Fifty years ago, the average first-time heroin user was a 15-17 year old African American male. Today the average heroin user is an early 20's Caucasian female from a middle class neighborhood. The typical user has changed as the opiate epidemic has spread across the country. The major cause of this change is the painkiller problem affecting our country. Doctor's are quick to write out prescriptions, and there is no shortage of users ready to take them.
Researchers looking into opiate abuse see first hand the increase of the drug in middle and upper class neighborhoods. What starts out innocently as a prescription for a pain medication for a common ache or pain is turning people into full blown heroin addicts. Painkillers are the new gateway drug that is opening up the door to heroin. A lot of users of opiates use to help "numb" their feelings and emotions. The euphoria one receives from opiates can feel extremely comforting which is leading a lot of people to "self medicate" with painkillers.
Opiate painkillers up to this point were easy to get. With the increase in abuse, doctors and pharmacists are keeping an eye on people they suspect to be abusing the pills. With Prescription Drug Monitoring Programs being setup, and pills mills being shut down, it's getting harder for addicts to get their hands on painkillers. When opiates become too hard to get, or too expensive to get, addicts are looking for alternatives. Many addicts are making the switch from prescription painkillers to it's cheaper cousin, heroin.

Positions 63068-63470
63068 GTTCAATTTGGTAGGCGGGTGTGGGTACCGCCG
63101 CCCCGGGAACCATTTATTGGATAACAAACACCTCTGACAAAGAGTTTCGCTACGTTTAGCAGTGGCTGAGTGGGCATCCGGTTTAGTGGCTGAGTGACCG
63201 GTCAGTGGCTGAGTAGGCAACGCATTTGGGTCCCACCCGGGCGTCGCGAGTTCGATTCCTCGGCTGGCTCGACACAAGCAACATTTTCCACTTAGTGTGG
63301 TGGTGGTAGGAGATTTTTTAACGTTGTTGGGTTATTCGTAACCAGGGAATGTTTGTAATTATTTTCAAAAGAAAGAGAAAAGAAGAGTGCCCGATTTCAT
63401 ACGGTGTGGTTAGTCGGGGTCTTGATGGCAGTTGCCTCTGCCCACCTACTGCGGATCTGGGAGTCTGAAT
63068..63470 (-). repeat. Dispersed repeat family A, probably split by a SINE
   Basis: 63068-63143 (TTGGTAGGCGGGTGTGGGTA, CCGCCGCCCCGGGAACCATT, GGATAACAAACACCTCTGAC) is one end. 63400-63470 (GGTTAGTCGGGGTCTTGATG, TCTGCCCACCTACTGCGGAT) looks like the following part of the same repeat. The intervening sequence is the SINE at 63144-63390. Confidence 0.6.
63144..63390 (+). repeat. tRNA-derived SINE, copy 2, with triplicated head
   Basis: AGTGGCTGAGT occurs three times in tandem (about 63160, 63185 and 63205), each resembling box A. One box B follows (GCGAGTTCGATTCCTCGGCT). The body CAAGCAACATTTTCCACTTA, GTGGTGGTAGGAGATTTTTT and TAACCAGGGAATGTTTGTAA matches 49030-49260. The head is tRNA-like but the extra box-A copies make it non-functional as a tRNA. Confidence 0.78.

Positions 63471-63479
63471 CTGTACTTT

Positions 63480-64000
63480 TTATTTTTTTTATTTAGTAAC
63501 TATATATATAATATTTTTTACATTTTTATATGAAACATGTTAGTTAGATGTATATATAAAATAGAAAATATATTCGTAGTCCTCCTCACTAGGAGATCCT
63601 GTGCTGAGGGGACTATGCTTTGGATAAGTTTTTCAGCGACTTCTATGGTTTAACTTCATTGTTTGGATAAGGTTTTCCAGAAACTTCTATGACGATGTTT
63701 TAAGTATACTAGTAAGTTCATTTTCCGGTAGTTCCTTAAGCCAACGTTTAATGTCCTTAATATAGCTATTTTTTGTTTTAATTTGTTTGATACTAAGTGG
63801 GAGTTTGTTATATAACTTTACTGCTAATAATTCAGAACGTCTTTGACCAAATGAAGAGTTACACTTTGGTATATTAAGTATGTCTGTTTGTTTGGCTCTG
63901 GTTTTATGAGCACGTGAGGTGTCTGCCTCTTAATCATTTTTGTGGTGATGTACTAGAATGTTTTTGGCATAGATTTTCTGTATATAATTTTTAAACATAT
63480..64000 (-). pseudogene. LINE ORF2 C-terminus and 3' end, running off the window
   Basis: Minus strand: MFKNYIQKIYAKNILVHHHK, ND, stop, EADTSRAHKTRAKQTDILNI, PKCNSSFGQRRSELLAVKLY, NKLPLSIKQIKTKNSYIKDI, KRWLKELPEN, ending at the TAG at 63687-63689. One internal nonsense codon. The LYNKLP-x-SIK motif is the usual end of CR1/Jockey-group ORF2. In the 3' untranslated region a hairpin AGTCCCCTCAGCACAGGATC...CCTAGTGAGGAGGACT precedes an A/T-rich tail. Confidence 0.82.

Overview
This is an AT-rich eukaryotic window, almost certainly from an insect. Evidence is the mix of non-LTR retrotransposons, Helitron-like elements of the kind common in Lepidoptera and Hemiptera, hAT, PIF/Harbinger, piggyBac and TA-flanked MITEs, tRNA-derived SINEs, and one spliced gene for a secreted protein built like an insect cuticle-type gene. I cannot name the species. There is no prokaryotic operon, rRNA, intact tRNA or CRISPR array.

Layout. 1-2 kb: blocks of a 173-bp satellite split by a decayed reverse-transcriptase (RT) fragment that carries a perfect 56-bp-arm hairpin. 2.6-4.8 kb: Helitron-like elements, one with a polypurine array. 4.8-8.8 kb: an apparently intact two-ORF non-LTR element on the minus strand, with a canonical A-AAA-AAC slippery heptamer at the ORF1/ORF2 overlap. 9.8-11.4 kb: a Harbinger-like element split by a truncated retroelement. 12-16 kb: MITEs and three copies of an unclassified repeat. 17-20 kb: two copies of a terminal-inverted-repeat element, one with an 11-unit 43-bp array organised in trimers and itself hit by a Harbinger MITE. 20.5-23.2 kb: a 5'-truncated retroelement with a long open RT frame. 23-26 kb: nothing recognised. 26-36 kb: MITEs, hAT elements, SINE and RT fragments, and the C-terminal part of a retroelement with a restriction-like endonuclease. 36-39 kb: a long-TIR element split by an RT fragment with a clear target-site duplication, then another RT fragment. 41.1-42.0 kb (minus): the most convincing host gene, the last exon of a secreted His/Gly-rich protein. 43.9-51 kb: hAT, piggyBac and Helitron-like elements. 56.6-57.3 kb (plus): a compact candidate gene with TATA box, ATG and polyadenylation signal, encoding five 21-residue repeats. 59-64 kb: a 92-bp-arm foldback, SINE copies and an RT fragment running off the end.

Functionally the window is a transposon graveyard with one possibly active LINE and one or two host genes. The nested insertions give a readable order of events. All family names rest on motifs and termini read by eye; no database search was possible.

The problem with opiates is that tolerance builds quickly. People that started out taking 1 or 2 pills a day soon find themselves taking 10 or more. With the street value going for about $1 per mg, a 20mg pill can easily fetch $20 on the street. With people taking 10 or more pills a day that's almost a $1500 week habit. Middle class and even upper class soon find that habit hard to afford which is when they switch over to heroin. A $1500 a week painkiller habit may only cost a few hundred dollars in heroin. It gives the same euphoric feeling at a cheaper price, but more deadly consequence. The problem is tolerance builds the same with heroin, but the major problem is that all heroin is different. Some batches or bags may be more potent easily leading to an overdose. What was once seen as a "mans" drug has now taken a hold of women. Fifty years ago, only 20% of heroin users were female. Today, female heroin users make up 52%! What is a huge increase that is and should be alarming to everyone.X